"I wanted to have a sense of freedom," says Garfield, "because that's part of the point of a disguise. Because it gives you anonymity, and therefore freedom. I wanted to feel sexy in it — I didn't want to feel uncomfortable and like I was adjusting all the time."
So he studied great athletes and the beauty of their physical acts, as well as studying spiders' movements.
"If you're gonna do it and treat it real — if my DNA is being mixed with that of an actual spider," Garfield says, "then why not actually bring in the physicality of a spider? The lightness, the stillness, the patience and how that changes a 17-year-old boy. That's a fun thing to play with, as well."
A Game-Changing Role
When Garfield first considered auditioning, he thought about whether he would become too identified with the role, whether it would define his career.
"I know that deep down I just want to be an actor," he says. "I want to get to lose myself and have an audience suspend disbelief, so I did consider it. But there was a 3-year-old in me, and I couldn't strangle him, and he was just like, 'You're doing this for me.' You get one life, and who am I to turn down playing one of my greatest heroes?"
But Garfield seems already wary of the fame that may come with playing Spider-Man.
"It's a fascinating thing to step into, and it's a ride," he says. "It's a ride that I intend to have my eyes wide open for."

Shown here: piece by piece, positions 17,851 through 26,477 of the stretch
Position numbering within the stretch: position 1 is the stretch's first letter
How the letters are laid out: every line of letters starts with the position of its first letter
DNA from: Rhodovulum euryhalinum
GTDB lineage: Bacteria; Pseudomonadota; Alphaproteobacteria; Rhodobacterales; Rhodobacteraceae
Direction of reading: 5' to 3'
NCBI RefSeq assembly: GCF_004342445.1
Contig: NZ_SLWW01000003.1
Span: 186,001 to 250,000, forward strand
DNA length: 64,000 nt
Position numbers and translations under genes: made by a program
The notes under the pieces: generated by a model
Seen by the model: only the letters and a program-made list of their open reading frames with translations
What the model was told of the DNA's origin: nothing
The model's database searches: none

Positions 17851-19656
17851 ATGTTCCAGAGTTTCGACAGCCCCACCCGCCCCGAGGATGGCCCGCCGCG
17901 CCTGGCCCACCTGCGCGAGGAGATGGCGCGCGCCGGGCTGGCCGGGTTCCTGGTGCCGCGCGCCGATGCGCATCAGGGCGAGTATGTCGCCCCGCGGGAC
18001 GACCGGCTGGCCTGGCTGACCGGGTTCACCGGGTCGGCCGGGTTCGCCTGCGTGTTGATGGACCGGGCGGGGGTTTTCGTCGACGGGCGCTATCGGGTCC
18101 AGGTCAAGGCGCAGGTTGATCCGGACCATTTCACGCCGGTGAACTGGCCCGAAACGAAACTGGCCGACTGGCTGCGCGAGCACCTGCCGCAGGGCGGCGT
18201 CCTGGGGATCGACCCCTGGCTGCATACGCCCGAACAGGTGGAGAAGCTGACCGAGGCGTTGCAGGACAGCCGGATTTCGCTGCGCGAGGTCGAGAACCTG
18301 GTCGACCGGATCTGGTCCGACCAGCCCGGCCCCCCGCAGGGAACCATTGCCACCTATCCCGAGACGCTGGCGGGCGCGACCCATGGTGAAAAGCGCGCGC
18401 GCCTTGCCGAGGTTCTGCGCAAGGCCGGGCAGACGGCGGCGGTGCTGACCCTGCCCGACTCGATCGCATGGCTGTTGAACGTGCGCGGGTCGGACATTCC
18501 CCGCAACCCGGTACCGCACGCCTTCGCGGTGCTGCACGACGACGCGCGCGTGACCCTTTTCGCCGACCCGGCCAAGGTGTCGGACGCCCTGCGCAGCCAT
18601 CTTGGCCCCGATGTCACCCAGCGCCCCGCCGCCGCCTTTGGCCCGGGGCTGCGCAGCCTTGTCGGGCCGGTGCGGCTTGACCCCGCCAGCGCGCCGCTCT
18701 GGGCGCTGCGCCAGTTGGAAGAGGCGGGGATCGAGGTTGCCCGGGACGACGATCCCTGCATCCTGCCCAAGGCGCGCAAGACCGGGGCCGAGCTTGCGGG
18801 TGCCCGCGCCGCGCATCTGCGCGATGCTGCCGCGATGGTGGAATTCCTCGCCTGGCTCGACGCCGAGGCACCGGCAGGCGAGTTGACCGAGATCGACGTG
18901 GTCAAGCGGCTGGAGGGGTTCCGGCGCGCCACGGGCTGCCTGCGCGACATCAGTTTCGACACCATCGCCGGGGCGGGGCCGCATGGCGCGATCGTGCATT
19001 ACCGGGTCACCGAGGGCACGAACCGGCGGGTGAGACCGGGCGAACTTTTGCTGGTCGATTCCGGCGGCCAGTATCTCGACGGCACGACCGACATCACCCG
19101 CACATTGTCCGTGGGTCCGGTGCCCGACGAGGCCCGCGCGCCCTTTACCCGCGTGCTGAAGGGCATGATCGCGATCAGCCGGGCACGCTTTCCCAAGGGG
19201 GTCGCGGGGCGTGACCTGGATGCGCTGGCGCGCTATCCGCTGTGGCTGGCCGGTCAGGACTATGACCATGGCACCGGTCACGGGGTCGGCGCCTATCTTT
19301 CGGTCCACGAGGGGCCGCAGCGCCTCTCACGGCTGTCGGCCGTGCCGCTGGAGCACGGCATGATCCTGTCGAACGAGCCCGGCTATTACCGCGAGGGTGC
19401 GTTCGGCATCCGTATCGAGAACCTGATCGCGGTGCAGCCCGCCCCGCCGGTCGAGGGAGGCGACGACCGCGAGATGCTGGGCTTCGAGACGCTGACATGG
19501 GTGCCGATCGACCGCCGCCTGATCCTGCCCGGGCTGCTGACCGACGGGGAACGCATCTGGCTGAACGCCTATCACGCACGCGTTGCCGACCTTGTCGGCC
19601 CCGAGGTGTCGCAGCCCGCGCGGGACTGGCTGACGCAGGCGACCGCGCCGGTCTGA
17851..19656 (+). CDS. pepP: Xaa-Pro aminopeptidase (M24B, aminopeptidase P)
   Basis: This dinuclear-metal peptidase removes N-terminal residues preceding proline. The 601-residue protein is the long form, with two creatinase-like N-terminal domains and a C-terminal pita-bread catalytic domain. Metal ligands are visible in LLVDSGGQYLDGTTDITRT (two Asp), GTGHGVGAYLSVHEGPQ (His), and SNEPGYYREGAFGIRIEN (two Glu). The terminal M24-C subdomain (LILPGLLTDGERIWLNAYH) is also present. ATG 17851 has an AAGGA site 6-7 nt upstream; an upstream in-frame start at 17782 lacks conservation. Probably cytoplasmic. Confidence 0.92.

If the film is a success this summer, Garfield may be on this ride for a while. He's already signed up for two sequels.
Garfield says he most worries that the nature of how he meets people and talks with them will change.
"I like walking around," he says, "and I like talking to shopkeepers and people with dogs on the street. And I like being able to sit in parks and strike up a conversation with a family that I'm sat next to without having a photo taken with them. That would be nice."
That might be difficult to sustain, Garfield says, if The Amazing Spider-Man is seen by a lot of people, which he assumes it will be.
"It does get weird when suddenly people think they know you," he says. "But I guess that's just another thing to be curious about."
DAVID GREENE, HOST:
Let's hear now from an actor who is on the verge of super-stardom. Andrew Garfield started acting in England, where he grew up. He went on to make movies like "The Social Network." Now he's up for a Tony Award in the Broadway revival of "Death of a Salesman," and he hits big screens this summer in a very famous red-and-blue suit as Spider-Man.
(SOUNDBITE OF MOVIE "THE AMAZING SPIDER-MAN")
ANDREW GARFIELD: (as Peter Parker) This life is not an easy one. I've made enemies, put those I love in danger. But when your past is a mystery, how do you ever stop looking for the truth?
GREENE: "The Amazing Spider-Man" doesn't open until July, but we're going to do a little truth-seeking with Andrew Garfield now. I started by asking him how he takes a serious approach to what some consider a popcorn movie.